Climate change affects children directly: they die from drought, storms or floods, or whilst they are on the run for one of those three. If the next government wants to protect children, fighting climate change can not be missing as a chapter in the coalition agreement.
Required by Climate Change Agreement
The Netherlands is obliged to do so, because the Paris Climate Change Agreement was approved. In it, our country promised to compete against global warming by reducing greenhouse gas emissions. Also written in the agreement is that developing countries will be assisted financially to adapt to impacts of climate change. From 2020 all developed countries would jointly pay $100 billion a year to developing countries.
Not on track
Little has come of these commitments. In order to meet the requirements, the government needs to strongly increase measures to reduce greenhouse gas emissions and to get our help to developing countries up to standard.
Children are the victims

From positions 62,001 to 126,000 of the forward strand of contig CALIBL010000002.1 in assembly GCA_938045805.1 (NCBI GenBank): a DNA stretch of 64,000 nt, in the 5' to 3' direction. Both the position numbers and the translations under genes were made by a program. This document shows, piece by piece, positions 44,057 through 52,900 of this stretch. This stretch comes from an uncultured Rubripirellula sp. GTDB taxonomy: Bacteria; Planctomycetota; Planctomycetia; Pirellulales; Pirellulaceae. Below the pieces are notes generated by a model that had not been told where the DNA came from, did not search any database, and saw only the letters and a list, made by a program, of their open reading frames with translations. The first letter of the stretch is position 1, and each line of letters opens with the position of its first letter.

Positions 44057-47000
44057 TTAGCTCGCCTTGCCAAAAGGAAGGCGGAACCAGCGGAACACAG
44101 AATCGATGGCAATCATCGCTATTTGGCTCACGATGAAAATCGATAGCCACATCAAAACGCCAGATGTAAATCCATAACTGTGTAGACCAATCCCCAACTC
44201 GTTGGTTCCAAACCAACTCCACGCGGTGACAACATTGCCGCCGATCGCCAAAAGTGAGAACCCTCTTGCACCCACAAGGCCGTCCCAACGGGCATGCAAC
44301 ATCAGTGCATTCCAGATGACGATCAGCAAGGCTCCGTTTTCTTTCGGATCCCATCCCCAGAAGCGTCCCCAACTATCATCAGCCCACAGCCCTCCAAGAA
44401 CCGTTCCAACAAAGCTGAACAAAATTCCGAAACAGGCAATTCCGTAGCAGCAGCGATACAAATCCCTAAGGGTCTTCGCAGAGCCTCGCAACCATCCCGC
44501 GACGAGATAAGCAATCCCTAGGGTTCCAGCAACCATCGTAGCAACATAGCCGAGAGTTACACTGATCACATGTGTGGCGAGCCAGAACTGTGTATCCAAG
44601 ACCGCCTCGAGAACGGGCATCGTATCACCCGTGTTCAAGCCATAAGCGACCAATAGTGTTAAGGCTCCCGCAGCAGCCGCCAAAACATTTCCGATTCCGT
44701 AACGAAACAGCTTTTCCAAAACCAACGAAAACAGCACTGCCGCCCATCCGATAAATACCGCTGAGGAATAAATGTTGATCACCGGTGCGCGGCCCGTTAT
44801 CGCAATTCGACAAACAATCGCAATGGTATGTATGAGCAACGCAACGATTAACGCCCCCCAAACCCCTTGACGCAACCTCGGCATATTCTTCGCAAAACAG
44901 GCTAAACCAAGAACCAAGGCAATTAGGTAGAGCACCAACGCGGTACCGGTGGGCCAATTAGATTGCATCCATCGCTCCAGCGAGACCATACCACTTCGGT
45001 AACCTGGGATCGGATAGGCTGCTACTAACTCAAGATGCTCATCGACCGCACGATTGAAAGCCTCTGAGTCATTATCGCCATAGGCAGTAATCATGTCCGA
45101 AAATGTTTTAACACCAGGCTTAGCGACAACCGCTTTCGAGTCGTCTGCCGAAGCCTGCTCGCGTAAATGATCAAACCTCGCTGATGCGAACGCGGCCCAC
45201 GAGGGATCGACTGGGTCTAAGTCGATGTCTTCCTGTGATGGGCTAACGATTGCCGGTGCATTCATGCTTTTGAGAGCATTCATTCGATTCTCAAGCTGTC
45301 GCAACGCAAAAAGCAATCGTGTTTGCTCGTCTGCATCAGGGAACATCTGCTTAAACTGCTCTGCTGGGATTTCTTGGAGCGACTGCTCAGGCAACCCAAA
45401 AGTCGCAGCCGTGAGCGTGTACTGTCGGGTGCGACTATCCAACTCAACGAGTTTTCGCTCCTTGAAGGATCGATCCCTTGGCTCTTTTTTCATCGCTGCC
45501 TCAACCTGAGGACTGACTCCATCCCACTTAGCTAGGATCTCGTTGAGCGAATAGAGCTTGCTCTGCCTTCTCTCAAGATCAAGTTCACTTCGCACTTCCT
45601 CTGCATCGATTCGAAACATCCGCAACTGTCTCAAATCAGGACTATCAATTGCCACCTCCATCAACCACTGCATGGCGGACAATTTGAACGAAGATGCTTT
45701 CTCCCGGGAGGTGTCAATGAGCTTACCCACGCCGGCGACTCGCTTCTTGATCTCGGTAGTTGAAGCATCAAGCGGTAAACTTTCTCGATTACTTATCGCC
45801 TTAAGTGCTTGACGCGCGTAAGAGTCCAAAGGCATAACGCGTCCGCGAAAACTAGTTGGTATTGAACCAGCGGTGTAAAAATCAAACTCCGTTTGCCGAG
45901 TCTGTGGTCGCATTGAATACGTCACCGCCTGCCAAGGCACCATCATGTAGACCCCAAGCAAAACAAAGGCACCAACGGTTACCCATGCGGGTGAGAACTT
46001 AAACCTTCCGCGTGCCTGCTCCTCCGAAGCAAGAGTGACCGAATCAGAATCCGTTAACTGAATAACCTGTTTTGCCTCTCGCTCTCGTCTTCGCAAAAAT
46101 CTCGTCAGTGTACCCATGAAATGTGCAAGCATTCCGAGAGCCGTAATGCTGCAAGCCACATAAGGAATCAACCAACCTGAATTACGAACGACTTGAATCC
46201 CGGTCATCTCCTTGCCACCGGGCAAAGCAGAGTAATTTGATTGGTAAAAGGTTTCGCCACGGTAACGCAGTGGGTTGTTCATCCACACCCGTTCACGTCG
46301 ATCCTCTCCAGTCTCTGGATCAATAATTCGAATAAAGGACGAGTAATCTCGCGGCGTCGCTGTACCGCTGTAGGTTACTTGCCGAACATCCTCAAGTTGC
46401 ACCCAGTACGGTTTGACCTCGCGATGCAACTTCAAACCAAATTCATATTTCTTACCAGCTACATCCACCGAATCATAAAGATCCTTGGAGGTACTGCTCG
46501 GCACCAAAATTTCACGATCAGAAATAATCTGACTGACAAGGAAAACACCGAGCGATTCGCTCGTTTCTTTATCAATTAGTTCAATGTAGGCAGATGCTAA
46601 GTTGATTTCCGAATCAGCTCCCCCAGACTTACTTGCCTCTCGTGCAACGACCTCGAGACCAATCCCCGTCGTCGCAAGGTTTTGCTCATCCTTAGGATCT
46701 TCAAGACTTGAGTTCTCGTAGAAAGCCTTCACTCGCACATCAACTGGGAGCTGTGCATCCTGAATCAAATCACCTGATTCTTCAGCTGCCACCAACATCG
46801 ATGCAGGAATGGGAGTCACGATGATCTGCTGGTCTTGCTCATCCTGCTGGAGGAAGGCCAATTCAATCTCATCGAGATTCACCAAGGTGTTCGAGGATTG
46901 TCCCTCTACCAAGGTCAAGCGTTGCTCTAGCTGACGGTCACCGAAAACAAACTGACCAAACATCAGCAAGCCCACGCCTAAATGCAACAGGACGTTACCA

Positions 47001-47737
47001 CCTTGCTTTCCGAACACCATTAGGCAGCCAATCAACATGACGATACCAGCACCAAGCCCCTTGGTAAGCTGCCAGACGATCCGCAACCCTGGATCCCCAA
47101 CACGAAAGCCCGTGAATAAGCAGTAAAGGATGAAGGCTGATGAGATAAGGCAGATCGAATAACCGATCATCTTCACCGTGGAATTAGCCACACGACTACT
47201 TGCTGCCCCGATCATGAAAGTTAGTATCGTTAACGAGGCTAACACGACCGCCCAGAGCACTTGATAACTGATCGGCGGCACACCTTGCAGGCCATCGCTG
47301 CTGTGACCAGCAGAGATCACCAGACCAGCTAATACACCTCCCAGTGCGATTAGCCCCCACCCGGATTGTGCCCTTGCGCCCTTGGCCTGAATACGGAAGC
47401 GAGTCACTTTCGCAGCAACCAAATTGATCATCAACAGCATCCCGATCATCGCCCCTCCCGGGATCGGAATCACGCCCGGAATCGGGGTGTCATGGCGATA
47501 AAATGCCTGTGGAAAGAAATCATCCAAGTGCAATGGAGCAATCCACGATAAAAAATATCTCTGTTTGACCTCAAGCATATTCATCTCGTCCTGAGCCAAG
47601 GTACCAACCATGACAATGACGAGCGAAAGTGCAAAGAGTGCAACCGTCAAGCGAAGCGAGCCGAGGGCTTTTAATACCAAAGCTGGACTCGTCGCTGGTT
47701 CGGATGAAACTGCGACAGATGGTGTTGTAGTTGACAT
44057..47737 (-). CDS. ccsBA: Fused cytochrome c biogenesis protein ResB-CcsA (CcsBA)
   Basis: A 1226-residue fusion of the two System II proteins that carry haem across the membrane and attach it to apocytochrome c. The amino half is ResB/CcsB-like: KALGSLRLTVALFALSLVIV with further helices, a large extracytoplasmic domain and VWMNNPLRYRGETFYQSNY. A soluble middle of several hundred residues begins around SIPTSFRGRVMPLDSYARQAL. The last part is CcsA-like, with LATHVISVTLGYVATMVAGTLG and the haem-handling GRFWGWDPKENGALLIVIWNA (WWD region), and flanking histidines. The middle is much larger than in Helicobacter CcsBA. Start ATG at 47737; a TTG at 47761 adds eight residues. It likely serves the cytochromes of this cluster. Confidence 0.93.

Meanwhile, children in developing countries are confronted with the consequences of climate change: the soil is too dry to grow crops, there is no grass to feed the cattle, cattle dying, shortage of water or the opposite - too much water – which results in children seeing their houses destroyed by mudslides. Children are forced to flee, looking for a place where life is still possible. But often not without danger. Many children die on the run, by malnutrition, dehydration, illness, violence or an accident (like the many capsized boats on the Mediterranean Sea).
An unmissable opportunity
Negotiators now have the opportunity to make a difference for these children by demonstrating they take the Climate Change Agreement seriously and follow it to the letter. For every party that takes children’s rights seriously, it is an unmissable opportunity.